By joining this ultra-popular networking site, I, too, have been introduced to some spectacularly interesting blogs - there are some darn incredible writers out there!
My quirkiness notwithstanding, there are important things to bring to the forefront and I hope that this blog, my writing, my opinions, will evolve towards something more important, more intelligent, and of course, remain relevant to all of us.

Tweet.

Monday, May 4, 2009

Spring is here!

Spring is a time when many people take their pets to the vet for their yearly check-up. The snow has melted - in areas that receive snow - and pets become exposed to different things, like plants, dirt, baseball fields (and therefore baseballs), fossils, fault lines, fleas, ticks, and trolls (where they're indigenous).

Ok, jokes aside: dogs (and cats - cats are more complicated with respect to heartworm disease) require heartworm testing, monthly flea, tick and heartworm prevention, and possibly vaccines/boosters.
You should always your vet which vaccines are being administered to your pet and why. Ensure that a rabies vaccine is not given more frequently than what is labeled by the company (i.e., 1 year vs 3 years for rabies) or less frequently than required by law (which often correlates with manufacturer's recommendations. "Core" vaccines, like distemper and parvovirus (for dogs) and panleukopenia and rhinotracheitis (for cats) have been shown to provide immunity for at least several years, if not lifelong immunity. That's right: lifelong protection. I am confident that my patients are protected if their titers are sufficient. Vaccine titers are therefore becoming ever more popular. This entails the measurement of antibody against a certain disease (virus or bacteria). My recommendation is to check titers every year (if affordable - remember, the more people ask for this service, the more vets will offer it, and certainly vice versa - prices should go down as a result). I do not subscribe to yearly vaccines - this practice is outdated and medically unsound.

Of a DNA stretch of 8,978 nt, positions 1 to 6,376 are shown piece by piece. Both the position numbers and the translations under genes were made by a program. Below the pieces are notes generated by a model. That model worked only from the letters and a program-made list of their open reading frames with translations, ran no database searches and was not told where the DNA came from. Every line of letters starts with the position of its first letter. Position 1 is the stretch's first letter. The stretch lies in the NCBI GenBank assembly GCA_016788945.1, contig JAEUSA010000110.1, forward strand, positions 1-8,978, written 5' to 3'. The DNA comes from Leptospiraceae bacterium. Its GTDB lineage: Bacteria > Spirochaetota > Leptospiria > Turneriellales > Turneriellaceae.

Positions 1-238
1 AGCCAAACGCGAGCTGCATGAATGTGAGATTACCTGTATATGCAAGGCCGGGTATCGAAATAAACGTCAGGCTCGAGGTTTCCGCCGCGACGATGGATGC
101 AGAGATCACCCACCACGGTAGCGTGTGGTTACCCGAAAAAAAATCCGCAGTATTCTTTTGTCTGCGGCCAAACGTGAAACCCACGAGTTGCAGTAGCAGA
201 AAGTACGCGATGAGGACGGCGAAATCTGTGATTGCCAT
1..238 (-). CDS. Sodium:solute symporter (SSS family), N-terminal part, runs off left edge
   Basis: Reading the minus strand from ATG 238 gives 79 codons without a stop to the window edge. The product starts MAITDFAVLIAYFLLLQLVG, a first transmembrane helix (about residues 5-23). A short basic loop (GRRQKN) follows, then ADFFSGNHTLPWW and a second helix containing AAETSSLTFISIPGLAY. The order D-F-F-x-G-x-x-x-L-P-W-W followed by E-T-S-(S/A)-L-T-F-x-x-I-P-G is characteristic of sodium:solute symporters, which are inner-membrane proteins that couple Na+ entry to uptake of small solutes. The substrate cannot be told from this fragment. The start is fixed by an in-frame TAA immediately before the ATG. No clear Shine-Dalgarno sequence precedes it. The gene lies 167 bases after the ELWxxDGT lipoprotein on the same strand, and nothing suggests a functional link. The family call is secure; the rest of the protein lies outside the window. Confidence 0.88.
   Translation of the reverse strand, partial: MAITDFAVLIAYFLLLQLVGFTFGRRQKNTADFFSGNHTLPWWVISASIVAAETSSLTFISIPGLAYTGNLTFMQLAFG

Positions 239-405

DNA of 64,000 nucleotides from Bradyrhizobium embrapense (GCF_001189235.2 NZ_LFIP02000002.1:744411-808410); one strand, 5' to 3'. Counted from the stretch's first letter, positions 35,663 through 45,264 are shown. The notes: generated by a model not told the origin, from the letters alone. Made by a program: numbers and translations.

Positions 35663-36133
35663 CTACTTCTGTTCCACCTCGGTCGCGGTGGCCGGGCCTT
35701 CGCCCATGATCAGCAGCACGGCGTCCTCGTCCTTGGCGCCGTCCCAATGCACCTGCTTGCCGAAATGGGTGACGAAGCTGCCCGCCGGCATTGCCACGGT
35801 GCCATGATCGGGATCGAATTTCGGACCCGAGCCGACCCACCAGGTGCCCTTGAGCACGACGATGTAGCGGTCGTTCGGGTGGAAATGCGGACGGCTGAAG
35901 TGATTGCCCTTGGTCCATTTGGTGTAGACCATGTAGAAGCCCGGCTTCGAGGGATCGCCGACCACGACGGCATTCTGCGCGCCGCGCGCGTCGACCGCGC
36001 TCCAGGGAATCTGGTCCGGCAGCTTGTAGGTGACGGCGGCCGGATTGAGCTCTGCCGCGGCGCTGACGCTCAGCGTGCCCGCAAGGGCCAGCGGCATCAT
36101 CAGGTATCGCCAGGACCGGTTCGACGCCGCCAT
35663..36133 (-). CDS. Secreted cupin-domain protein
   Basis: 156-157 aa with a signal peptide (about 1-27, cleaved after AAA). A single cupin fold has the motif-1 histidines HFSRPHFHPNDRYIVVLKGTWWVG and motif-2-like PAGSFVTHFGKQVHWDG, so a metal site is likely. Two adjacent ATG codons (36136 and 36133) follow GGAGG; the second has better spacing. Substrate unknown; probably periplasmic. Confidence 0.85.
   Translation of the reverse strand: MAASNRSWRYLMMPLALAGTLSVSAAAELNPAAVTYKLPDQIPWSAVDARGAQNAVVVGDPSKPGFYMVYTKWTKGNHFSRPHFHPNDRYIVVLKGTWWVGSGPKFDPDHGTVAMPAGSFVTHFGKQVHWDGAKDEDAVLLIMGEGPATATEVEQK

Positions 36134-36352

This does not mean that I don't believe in vaccines! In fact, the opposite is true. I would convince every owner whose puppy/kitten or naive pet (naive in the immune sense, meaning never vaccinated) that their pet MUST be vaccinated and booster a year later.
Dogs living in areas where Leptospirosis and Lyme disease are endemic should discuss these vaccines with their vet.
Not all dogs are candidates for all vaccines. So ask your vet, you've got the right to know!

Which one is right for your pet? Find out more by reading the American Animal Hospital Association (AAHA) canine vaccination guidelines here.
Guidelines for cats can be found here.
Lotsa reading, folks and may be complicated - my apologies!

Friday, May 1, 2009

Voracious cat

As you now know, my cat is acromegalic and diabetic. This means his diabetes is difficult to control and his high levels of circulating growth hormone (and uncontrolled diabetes) means he's constantly hungry. As I blog, he is bothering me for crackers and peanut butter, and is slowly making his way towards the New York style banana pudding (courtesy of Red Rocket Coffee).
Aside from a lick, which he now and then steals, I do not let him eat these things.
While slightly humorous, I must remember that not long ago, he would never have wanted to eat these things. Isaac, I must remember, is sick. This fact I have accepted.

Not Isaac, but I haven't ruled this scenario out.